Box Score, WPA Graph & Standings
Here are the box score and video highlights, as well as the updated standings and postseason odds. Also make sure you check out our Bullpen Workload and Announcer Standings pages. Here’s the loss probability graph:

Source: FanGraphs

Up Next
The Yankees and Red Sox will play game two of this series Tuesday night, when both teams will have a bunch of extra players on hand thanks to September call-ups. Michael Pineda and Rick Porcello will be the pitching matchup.

DotF: September call-up candidates have big games in Scranton’s win

Got some notes to pass along:

  • Brian Cashman told Dan Barbarisi that C Gary Sanchez (hamstring) will not be part of the first wave of September call-ups tomorrow. He’s still hurting. That makes C Austin Romine the odds on favorite to be the third catcher down the stretch, at least until Sanchez gets healthy.
  • SS Jorge Mateo was placed on the High-A Tampa DL retroactive to Saturday, reports Nick Flammia. Mateo recently suffered some kind of leg injury running the bases. Tampa’s season ends Sunday and they’re not going to the playoffs, so Mateo’s season may be over.
  • OF Michael O’Neill and OF Trey Amburgey were named the Offensive Players of the Week in the High-A Florida State League and Short Season NY-Penn League, respectively. Also, LHP Jordan Montgomery was named the FSL Pitcher of the Week.
  • Late Update: OF Jake Cave, RHP Mark Montgomery, RHP Conor Mullee, and RHP Cesar Vargas have all been promoted to Triple-A Scranton, reports Josh Norris and Meister Sports. They’re all filling roster spots in the wave of September call-ups.

Triple-A Scranton (6-4 win over Buffalo)

  • CF Ben Gamel: 2-5, 2 R, 1 HR, 2 RBI — tenth homer of the year … he hit ten homers total from 2010-14
  • DH Rob Refsnyder: 2-5, 2 2B, 1 RBI — with rosters expanding tomorrow, I guess there is a non-zero chance this is the final Triple-A game he ever plays
  • 2B Dustin Ackley: 3-4, 1 R, 1 HR, 1 RBI, 1 BB, 1 K, 1 E (fielding) — played a full nine innings for the first time as part of his rehab … we’ll see him when rosters expand tomorrow
  • LF Jose Pirela: 0-4, 1 R, 1 BB, 1 K
  • RF Aaron Judge: 2-5, 1 2B, 1 RBI
  • C Austin Romine: 1-5, 1 K, 1 PB — assuming he’s the third catcher in September, I’m kinda surprised they let him catch tonight given the risk of injury
  • RHP Brady Lail: 6 IP, 9 H, 4 R, 3 ER, 2 BB, 4 K, 7/1 GB/FB — 59 of 95 pitches were strikes (62%) … he’s at 145.1 innings this year after throwing 134.1 last year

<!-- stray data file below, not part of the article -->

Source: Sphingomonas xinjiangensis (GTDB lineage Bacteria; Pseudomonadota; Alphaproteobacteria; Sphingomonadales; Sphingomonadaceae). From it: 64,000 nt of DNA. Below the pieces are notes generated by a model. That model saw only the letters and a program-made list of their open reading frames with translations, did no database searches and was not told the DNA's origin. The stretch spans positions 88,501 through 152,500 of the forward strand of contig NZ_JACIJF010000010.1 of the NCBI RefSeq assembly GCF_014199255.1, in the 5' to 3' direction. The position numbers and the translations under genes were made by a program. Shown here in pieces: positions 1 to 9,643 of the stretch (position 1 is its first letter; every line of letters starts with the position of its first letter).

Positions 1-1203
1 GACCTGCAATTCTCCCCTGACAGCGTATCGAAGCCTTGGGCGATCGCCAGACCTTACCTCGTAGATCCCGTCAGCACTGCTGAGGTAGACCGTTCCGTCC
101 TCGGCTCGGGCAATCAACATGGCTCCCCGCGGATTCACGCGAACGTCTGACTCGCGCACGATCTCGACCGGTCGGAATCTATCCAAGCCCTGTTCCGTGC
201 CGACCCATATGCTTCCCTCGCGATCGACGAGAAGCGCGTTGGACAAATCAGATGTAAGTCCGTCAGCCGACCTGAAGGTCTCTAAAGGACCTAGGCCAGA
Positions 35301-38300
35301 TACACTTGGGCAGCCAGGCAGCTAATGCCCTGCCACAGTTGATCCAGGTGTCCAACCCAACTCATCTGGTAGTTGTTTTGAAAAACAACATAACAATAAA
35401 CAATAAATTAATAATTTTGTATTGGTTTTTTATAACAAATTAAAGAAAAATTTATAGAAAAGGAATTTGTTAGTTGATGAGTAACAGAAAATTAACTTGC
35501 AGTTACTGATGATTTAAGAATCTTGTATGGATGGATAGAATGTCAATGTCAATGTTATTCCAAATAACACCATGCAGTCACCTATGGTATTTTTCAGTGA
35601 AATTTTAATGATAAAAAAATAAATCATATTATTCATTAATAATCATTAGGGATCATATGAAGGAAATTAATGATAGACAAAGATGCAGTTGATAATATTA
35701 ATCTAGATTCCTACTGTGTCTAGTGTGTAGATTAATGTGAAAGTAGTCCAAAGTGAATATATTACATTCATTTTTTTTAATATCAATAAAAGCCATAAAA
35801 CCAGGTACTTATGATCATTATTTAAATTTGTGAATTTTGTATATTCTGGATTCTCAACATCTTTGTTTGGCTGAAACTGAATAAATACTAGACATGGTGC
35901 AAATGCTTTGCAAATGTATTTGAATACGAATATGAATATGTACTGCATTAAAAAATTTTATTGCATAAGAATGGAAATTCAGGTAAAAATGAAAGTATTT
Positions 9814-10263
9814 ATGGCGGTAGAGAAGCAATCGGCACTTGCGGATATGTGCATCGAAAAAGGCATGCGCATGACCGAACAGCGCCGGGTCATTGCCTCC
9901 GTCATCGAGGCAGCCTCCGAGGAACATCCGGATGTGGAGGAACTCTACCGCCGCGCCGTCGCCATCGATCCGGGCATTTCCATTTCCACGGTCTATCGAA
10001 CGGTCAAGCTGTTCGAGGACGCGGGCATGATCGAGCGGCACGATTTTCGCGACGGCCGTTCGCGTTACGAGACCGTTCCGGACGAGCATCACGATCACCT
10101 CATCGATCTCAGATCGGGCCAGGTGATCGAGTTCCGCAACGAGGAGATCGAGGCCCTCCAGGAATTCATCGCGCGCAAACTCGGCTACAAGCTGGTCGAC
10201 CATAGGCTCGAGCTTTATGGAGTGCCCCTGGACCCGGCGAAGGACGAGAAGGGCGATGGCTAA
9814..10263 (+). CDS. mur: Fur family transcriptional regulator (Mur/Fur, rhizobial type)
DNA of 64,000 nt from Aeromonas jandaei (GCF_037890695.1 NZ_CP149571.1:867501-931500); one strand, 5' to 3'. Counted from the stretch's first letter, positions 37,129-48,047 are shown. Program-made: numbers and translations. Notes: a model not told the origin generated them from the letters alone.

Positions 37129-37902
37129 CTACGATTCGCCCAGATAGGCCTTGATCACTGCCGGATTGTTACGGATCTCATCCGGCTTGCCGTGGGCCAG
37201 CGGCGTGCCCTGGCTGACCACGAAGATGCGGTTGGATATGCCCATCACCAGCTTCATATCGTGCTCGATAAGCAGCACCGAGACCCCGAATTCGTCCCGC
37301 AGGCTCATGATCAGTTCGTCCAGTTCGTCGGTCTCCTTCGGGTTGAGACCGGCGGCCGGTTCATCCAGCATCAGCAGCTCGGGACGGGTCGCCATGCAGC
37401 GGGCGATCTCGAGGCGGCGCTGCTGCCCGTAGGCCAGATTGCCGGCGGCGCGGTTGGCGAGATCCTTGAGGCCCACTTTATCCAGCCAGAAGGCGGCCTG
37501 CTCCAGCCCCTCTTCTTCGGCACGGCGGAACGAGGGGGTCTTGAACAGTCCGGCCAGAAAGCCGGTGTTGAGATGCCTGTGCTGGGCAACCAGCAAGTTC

• RHP Chris Martin: 2 IP, zeroes, 2 K, 4/1 GB/FB — 20 of 27 pitches were strikes (74%)
  • RHP Nick Rumbelow: 1 IP, zeroes, 2/1 GB/FB — ten pitches, six strikes

[Read more…]

Game 130: Back in Boston


These late-season series with the Red Sox used to have a lot more pizzazz, you know? That was back when both teams were in contention. The last few years either the Yankees or Red Sox — or both, in the case of last season — were out of the race, and the games didn’t have the same intensity they once did. Don’t get the wrong, the games are still pretty intense, just not as intense as they were seven or eight years ago.

Anyway, this season the Red Sox are out of contention while the Yankees remain atop the wildcard standings and are a good series away from being in first place in the AL East. They took care of business in Atlanta over the weekend, but the Red Sox are better than the Braves, so this series won’t be easy. It never is when these two teams meet. Here is Boston’s lineup and here is New York’s lineup:

  1. CF Jacoby Ellsbury
  2. LF Chris Young
  3. DH Alex Rodriguez
  4. RF Carlos Beltran
  5. C Brian McCann
  6. 3B Chase Headley
  7. 1B Greg Bird
  8. SS Didi Gregorius
  9. 2B Brendan Ryan
    RHP Ivan Nova

Nice day in Boston. A little cloudy but not much, and there’s no rain the forecast. It’s warm too. Temperatures are in the mid-80s and won’t drop into the 70s until late tonight. The game is scheduled to begin at 7:10pm ET and you can watch on YES locally and ESPN nationally. Yanks-Sox is still Grade-A ESPN fodder. Enjoy the game.

Injury Updates: Mark Teixeira (leg) is not feeling better so the Yankees sent him back to New York for tests. He’s out for this series. “We’re not happy with where he’s at. Just trying to get him healthy,” said Joe Girardi. The Yankees really Metsed this one by not putting him on the DL … CC Sabathia threw approximately 30 pitches in the bullpen today. It was his first time throwing off a mound since landing on the DL. He’ll likely throw one more bullpen session before facing hitters. Also, Brian Cashman said he expects Sabathia to return as a starter, not a reliever.

TiqIQ: Yankees Will Take On Crosstown Rival Mets In Most Expensive Game Of September, Host Orioles In Cheapest